Graphene Material Turns Into Diamond-Like Armor When Shot With a Bullet

hexagonal graphene lattice
A hexagonal graphene lattice made of carbon atoms. AlexanderAlUS [CC BY-SA 3.0]/Wikimedia Commons

Bulletproof vests of the future could be made of a swank, super-flexible material known as diamene, which hardens to the strength of a diamond the moment a bullet smacks into it.

It's some pretty flashy technology, made possible thanks to the amazing properties of graphene, a wonder-material made from a single layer of carbon atoms arranged in an hexagonal lattice.

Scientists at the Advanced Science Research Center (ASRC) at The City University of New York (CUNY) discovered the bullet-stopping power of diamene after placing two layers of graphene together. When enough force was applied to these dual-layered sheets, they transformed into an impenetrable diamond plate.

"This is the thinnest film with the stiffness and hardness of diamond ever created," said Elisa Riedo, lead researcher on the project, in a statement. "Previously, when we tested graphite or a single atomic layer of graphene, we would apply pressure and feel a very soft film. But when the graphite film was exactly two-layers thick, all of a sudden we realized that the material under pressure was becoming extremely hard and as stiff, or stiffer, than bulk diamond."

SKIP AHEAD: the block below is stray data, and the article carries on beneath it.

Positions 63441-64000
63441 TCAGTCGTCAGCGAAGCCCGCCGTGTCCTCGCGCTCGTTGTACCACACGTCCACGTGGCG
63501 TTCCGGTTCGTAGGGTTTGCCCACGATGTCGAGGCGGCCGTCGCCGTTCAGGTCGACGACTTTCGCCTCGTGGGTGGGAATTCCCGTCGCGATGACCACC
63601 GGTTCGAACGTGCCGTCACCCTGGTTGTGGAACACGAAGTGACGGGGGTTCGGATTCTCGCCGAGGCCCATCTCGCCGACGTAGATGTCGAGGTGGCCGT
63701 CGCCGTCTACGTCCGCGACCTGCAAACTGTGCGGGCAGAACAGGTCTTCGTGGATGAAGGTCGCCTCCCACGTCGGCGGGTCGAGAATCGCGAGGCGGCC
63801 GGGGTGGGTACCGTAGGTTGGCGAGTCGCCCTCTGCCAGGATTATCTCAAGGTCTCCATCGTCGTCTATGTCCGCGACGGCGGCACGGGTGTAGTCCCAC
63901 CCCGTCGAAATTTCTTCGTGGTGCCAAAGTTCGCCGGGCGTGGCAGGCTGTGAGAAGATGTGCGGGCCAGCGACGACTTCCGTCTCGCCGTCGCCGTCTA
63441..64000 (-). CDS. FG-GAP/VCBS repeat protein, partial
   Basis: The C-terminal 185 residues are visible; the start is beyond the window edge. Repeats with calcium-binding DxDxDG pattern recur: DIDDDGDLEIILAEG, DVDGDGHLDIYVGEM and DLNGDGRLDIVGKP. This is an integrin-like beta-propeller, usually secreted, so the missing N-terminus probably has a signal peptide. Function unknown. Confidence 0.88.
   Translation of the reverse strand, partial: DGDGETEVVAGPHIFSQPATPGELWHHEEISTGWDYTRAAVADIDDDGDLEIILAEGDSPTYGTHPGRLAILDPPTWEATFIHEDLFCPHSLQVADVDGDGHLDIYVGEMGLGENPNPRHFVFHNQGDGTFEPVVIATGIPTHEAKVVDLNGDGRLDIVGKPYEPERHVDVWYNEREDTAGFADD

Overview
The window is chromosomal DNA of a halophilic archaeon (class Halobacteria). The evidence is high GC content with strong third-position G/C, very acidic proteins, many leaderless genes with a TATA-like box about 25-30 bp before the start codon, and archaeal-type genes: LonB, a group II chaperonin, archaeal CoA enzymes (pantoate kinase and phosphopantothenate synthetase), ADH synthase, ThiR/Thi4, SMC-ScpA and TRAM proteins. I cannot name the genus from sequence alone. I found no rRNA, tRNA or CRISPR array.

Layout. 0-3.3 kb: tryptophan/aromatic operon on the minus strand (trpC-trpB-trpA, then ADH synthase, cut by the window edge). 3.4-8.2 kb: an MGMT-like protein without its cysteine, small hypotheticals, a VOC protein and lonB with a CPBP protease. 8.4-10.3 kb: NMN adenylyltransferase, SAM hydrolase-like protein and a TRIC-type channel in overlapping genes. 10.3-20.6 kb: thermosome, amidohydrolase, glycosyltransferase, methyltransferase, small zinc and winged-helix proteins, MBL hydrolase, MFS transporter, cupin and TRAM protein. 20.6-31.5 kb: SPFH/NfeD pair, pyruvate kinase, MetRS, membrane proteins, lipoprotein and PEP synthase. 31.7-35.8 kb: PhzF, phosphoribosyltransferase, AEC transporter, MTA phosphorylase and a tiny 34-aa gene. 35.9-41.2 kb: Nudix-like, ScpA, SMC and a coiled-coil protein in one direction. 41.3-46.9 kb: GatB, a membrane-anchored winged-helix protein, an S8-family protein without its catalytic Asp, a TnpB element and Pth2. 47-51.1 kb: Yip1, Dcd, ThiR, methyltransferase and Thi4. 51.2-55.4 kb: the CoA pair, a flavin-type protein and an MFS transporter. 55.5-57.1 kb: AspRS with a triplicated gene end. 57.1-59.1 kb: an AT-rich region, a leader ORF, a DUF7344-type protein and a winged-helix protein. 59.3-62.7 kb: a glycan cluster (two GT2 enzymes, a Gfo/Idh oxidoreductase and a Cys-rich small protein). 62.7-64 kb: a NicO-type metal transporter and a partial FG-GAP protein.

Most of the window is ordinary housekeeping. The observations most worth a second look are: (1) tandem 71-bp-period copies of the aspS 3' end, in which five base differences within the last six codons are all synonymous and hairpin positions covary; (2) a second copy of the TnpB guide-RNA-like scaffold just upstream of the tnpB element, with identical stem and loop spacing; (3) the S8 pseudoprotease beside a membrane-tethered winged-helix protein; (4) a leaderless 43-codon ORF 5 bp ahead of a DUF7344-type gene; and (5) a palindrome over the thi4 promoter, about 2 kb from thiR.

The material works thanks to the atomic structure of the graphene sheets, wherein each atom in the lattice has three electrons firmly occupied in bonds, and one left free to wander about. When two graphene sheets are pressed together by a sudden force, however, those wandering electrons also link up, which just happens to form the atomic structure that makes diamond.

Interestingly, researchers found that this reaction only occurs when there are exactly two layers of graphene pressed together; if there are more than two layers, it doesn't work.

"Graphite and diamonds are both made entirely of carbon, but the atoms are arranged differently in each material, giving them distinct properties such as hardness, flexibility and electrical conduction," explained Angelo Bongiorno, one of the project's researchers. "Our new technique allows us to manipulate graphite so that it can take on the beneficial properties of a diamond under specific conditions."

Aside from its potential use as body armor, researchers are also investigating the unique conductivity powers of the sheets when dented, to see if any interesting new electronic properties are observed. Bulletproof vests might only be the beginning for this remarkable material.

The research was published in the journal Nature Nanotechnology.